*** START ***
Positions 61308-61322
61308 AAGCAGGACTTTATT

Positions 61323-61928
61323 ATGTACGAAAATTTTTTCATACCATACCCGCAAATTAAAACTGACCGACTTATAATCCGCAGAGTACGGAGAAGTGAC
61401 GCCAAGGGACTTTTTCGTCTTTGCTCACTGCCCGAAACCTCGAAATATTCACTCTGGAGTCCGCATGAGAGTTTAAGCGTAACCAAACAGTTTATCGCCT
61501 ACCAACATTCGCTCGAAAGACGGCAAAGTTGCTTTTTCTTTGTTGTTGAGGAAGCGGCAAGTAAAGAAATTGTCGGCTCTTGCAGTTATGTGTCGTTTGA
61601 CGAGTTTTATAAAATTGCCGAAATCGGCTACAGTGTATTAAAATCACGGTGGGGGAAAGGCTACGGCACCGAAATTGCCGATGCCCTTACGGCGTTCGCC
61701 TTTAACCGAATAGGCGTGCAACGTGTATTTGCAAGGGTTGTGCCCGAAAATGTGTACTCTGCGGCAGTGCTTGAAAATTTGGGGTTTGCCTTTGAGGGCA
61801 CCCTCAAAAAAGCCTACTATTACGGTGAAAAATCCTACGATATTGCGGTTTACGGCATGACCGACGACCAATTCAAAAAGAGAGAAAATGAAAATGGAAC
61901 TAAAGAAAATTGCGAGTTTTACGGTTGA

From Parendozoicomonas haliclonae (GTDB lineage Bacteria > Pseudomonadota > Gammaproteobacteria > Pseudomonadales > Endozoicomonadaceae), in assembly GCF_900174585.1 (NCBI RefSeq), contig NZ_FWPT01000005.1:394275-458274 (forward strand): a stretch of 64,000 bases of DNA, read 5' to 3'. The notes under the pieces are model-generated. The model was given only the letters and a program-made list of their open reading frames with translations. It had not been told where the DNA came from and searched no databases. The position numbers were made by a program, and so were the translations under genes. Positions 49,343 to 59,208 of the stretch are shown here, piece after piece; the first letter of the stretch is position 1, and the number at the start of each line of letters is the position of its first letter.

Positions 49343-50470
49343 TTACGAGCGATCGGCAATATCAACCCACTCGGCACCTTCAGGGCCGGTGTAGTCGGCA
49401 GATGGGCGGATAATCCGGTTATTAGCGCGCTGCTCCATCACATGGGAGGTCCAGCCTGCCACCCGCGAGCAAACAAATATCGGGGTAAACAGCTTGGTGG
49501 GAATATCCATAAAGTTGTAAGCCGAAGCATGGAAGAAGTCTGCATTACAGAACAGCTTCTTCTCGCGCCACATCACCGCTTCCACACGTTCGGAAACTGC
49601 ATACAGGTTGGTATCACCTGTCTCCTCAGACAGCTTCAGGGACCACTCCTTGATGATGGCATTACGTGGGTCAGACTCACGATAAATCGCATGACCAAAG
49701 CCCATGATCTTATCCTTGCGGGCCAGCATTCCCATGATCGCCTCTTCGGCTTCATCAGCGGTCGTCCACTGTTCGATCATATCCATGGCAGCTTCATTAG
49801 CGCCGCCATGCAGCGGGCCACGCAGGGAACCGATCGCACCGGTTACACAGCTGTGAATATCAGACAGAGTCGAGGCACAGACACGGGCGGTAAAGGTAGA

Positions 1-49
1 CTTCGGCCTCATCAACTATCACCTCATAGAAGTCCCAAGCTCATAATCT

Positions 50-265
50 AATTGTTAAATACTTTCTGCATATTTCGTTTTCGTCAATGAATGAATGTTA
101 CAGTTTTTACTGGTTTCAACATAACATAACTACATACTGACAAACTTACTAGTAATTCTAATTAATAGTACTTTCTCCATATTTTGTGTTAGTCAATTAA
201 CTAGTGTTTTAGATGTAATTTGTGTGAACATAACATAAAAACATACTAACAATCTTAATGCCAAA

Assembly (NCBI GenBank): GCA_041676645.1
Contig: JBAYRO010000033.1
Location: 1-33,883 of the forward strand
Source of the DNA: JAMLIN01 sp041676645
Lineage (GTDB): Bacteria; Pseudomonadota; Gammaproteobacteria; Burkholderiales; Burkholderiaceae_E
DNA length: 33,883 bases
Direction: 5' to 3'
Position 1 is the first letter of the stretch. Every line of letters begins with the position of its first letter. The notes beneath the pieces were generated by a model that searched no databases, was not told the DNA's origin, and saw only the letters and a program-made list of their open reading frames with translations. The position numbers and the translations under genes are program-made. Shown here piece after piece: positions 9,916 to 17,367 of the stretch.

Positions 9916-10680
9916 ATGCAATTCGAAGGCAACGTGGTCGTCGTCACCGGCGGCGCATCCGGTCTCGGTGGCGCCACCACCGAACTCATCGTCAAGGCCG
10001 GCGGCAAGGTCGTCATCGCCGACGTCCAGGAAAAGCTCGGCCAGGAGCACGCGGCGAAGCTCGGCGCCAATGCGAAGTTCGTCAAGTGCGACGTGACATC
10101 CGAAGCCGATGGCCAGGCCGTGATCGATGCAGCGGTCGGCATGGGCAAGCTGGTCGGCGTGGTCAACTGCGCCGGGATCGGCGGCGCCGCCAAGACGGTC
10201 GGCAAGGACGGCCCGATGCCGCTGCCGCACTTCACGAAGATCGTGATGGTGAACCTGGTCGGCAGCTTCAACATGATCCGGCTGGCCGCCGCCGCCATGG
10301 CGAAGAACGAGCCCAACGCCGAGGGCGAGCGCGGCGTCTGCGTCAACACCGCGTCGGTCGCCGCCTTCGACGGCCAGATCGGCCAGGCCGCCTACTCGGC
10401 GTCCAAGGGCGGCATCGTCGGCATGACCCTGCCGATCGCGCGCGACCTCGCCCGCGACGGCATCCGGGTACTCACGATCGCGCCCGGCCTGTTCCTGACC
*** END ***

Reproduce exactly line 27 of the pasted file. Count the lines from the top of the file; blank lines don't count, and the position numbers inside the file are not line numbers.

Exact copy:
Location: 1-33,883 of the forward strand